Associated Press – March 1, 2013
Plans to create a statewide program that would give college tuition grants to Louisiana students who graduate early from high school have been scrapped. The grant program, part of Governor Jindal’s 2012 education reforms, was scheduled to go into effect in 2013-14, but Superintendent John White didn’t include the program in his proposal to BESE for next year’s school funding formula. White said that his department has no plans to move ahead with creating the program.

National Education Stories

USDA Wants Healthy Fare in School Vending Machines
Education Week – February 19, 2013
The U.S. Department of Agriculture has proposed new rules for vending machines in schools. The rules would keep soda out of elementary and middle schools and limit calories in drinks sold in high schools. The USDA seeks to limit fat, calories, and sodium in vending-machine foods; require items to be made from whole grains, fruits, vegetables, dairy products, or protein; and mandate that they naturally contain nutrients such as calcium and fiber.

Dual-Credit Courses Expand in High Schools
Education Week – February 20, 2013
According to a new report from the National Center for Education Statistics, 82% of public high schools have students enrolled in dual-credit courses, and 69% have students enrolled in International Baccalaureate or Advanced Placement courses. This translates into 2 million enrollments in dual-credit courses and 3.5 million in AP or IB courses. Another report from the Colorado education department shows their participation in dual-enrollment programs increased by 15% between 2010-11 and 2011-12.

Student Performance on AP Exams Improves
Education Week – February 20, 2013
Close to 20% of public high school graduates in the class of 2012 passed an Advanced Placement exam. This is up from 18% in the class of 2011 and 11.5% in 2002. The AP program is expanding, as well. Over 32% of 2012 graduates took at least one AP exam, compared with 30% the year before and 18% in 2002.

Local News

Catholic school enrollment drops
The Advocate – February 26, 2013
Catholic school enrollment in Louisiana has fallen 18% over the past 13 years, compared to a national drop of 23%. Theories for the decrease in enrollment include rising costs of tuition, migration away from cities where Catholic schools often thrive, and smaller-sized families. Enrollment in schools run by the Archdiocese of New Orleans has fallen 25%, in part because of population losses after Hurricane Katrina.

Xavier Prep in New Orleans to close at end of current academic year
Times-Picayune – February 20, 2013
Xavier University Prep will close at the end of this school year. The Sisters of the Blessed Sacrament, who have run the Catholic girls high school for 98 years, say it no longer has a financially sustainable future. Supporters of Xavier Prep haven’t given up yet. Over 500 alumni, parents and students attended a meeting recently to discuss ways to save the school.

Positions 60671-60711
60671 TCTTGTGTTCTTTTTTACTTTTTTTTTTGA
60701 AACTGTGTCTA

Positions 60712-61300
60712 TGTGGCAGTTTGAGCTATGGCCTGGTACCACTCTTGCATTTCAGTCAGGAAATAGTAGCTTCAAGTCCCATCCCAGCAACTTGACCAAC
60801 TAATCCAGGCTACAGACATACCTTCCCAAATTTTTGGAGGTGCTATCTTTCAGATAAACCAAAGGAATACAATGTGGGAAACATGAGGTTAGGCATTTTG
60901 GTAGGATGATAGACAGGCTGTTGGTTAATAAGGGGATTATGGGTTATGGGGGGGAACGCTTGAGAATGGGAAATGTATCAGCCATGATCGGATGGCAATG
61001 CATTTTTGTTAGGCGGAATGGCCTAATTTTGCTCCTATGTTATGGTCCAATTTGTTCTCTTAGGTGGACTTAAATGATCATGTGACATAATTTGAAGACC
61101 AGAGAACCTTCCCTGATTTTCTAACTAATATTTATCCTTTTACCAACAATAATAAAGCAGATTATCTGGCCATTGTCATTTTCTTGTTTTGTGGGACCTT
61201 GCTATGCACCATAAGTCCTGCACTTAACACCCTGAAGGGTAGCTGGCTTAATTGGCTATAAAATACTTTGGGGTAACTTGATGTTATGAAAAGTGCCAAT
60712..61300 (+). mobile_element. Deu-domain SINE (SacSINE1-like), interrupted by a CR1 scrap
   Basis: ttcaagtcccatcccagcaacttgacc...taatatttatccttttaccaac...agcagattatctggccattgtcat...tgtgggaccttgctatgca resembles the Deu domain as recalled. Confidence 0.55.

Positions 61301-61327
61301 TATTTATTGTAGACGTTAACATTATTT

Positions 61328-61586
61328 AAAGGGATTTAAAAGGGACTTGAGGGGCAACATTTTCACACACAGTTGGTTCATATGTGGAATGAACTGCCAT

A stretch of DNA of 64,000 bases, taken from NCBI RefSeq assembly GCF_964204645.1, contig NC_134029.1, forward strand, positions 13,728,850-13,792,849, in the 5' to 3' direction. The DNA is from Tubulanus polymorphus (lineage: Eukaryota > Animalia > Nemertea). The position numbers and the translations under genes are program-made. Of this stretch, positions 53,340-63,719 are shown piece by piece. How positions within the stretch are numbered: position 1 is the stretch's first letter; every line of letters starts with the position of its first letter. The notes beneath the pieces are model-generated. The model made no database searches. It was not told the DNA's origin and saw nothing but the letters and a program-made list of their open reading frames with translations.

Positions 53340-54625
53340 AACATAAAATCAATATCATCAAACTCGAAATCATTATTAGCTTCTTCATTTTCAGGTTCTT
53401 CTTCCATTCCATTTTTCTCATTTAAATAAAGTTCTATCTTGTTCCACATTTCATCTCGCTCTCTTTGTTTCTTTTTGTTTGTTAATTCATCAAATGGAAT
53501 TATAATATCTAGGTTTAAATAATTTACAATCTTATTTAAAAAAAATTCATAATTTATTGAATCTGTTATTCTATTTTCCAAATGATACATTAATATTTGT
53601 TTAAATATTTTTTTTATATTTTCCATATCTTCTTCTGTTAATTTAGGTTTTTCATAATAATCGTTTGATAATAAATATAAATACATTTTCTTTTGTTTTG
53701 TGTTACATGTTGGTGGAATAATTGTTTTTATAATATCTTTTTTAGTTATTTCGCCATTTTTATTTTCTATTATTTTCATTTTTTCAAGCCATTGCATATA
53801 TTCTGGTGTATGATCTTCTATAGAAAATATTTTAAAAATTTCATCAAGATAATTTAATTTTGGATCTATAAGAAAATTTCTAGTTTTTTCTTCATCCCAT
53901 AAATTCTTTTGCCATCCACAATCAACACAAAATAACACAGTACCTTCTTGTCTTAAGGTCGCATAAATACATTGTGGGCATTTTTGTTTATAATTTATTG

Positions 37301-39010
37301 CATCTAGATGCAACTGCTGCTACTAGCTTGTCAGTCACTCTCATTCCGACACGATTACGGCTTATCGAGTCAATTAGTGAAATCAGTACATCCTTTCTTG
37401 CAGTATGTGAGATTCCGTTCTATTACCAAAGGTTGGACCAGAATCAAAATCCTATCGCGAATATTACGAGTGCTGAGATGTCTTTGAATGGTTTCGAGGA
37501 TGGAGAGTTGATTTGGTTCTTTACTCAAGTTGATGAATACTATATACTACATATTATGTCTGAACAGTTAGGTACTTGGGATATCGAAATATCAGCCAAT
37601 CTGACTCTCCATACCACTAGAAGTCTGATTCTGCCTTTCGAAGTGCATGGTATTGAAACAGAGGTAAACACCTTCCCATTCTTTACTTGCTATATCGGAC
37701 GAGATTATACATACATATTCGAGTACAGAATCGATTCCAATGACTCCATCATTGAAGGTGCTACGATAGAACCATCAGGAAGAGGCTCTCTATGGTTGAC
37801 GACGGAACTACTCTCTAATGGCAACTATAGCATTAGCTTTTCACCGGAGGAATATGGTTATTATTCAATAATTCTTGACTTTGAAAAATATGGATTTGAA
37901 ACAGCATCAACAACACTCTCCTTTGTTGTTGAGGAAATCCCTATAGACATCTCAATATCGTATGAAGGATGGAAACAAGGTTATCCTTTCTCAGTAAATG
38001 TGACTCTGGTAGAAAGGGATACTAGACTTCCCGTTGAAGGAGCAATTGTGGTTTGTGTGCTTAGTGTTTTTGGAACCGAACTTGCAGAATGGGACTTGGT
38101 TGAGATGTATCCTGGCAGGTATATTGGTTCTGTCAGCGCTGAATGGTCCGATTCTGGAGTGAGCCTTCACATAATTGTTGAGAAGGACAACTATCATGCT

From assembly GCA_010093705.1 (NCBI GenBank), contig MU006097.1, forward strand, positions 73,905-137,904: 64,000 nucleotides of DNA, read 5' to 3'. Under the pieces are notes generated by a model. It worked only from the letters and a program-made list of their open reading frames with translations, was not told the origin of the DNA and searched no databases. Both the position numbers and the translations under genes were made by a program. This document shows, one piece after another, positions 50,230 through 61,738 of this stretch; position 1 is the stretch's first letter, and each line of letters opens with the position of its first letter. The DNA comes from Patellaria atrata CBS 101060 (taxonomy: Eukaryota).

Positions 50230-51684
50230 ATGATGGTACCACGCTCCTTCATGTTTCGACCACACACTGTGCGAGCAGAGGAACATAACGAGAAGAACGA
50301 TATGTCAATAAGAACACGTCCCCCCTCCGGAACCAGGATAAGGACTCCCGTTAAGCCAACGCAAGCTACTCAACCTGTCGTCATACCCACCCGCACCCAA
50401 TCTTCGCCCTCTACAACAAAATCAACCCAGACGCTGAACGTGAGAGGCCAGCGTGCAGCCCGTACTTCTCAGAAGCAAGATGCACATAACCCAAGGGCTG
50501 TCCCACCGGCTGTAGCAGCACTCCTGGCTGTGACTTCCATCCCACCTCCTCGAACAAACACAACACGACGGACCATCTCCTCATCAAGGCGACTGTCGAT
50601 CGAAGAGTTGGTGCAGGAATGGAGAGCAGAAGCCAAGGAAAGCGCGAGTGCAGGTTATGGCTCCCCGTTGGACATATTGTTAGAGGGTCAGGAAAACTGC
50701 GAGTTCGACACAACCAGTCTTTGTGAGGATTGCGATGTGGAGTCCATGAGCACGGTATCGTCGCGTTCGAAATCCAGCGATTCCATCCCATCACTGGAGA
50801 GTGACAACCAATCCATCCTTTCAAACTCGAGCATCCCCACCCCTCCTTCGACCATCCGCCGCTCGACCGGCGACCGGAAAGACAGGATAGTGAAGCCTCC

Andre Perry: How to Make the Vision for Education Reform a Reality – February 2013
Dr. Andre Perry shares his vision for education reform and the role community and community reform must play in making that vision a reality. In Public School Utopia? Dr. Perry paints a detailed picture of what a perfect New Orleans public school would look like – the sights, smells, sounds, students, teachers and curriculum – with the complete commitment of every community member to the school’s success. In Education Reform Starts With Community Reform Dr. Perry acknowledges that education reform is important, but he says community reform should be our ultimate goal. Focusing on gains in test scores and graduation rates makes us feel good but distracts us from the very real needs of the community. “Measures of smartness won’t save New Orleans – or any other city,” he says. “Commitments to community will.”

Charter School Leader Steve Barr at Work in New Orleans, L.A.
Education Week – February 26, 2013
Learn more about Steve Barr, the man behind the turnaround effort at John McDonogh High School. Barr shook up the Los Angeles Unified School District several years ago with his efforts to both compete and cooperate with the district to fix some of its worst schools. Today Barr’s Future Is Now Schools is half way through its first year of running John McDonogh.


New Orleans summer job program for teens is taking applications
NOLA Youth Works, New Orleans’ annual summer jobs program, is accepting applications for students interested in getting on-the-job training by participating in various community service projects. The program is available to children from age 14 to 21, and it pays an hourly wage or a weekly stipend. The deadline to apply is March 28, 2013.

Paul Tough to speak at the Newcomb-Tulane College Lecture Series at Tulane University
Paul Tough will be the guest speaker for the 2013 Newcomb-Tulane College Lecture. Tough is a writer, broadcaster, and speaker, and one of the country’s leading voices on the topics of education reform and social innovation. He will speak on “The Hidden Power of Character” and how “nature” and “nurture” are intertwined. The lecture will be held Monday, March 11, 2013 from 6:00 pm – 7:30 pm at Tulane’s Dixon Hall. Admission is free and open to the public with a reception and book signing to follow.

The College Admissions Project has opened a Request for Proposals
The College Admissions Project (CAP) invites Orleans Parish public high schools to submit proposals to host its program during the 2013-14 school year. CAP, a project of the Young Leadership Council, is a volunteer mentoring program that helps public high school students (most of whom are first generation college applicants) through the often-overwhelming college admissions process. The deadline for school proposals is March 18, 2013.

Hope Against Hope
Gambit Magazine – February 26, 2013
Gambit Magazine highlights Sarah Carr’s new book with this exclusive excerpt. Octavia Books is hosting Sarah’s next presentation and book signing on Tuesday, March 5, 2013 at 6:00 pm.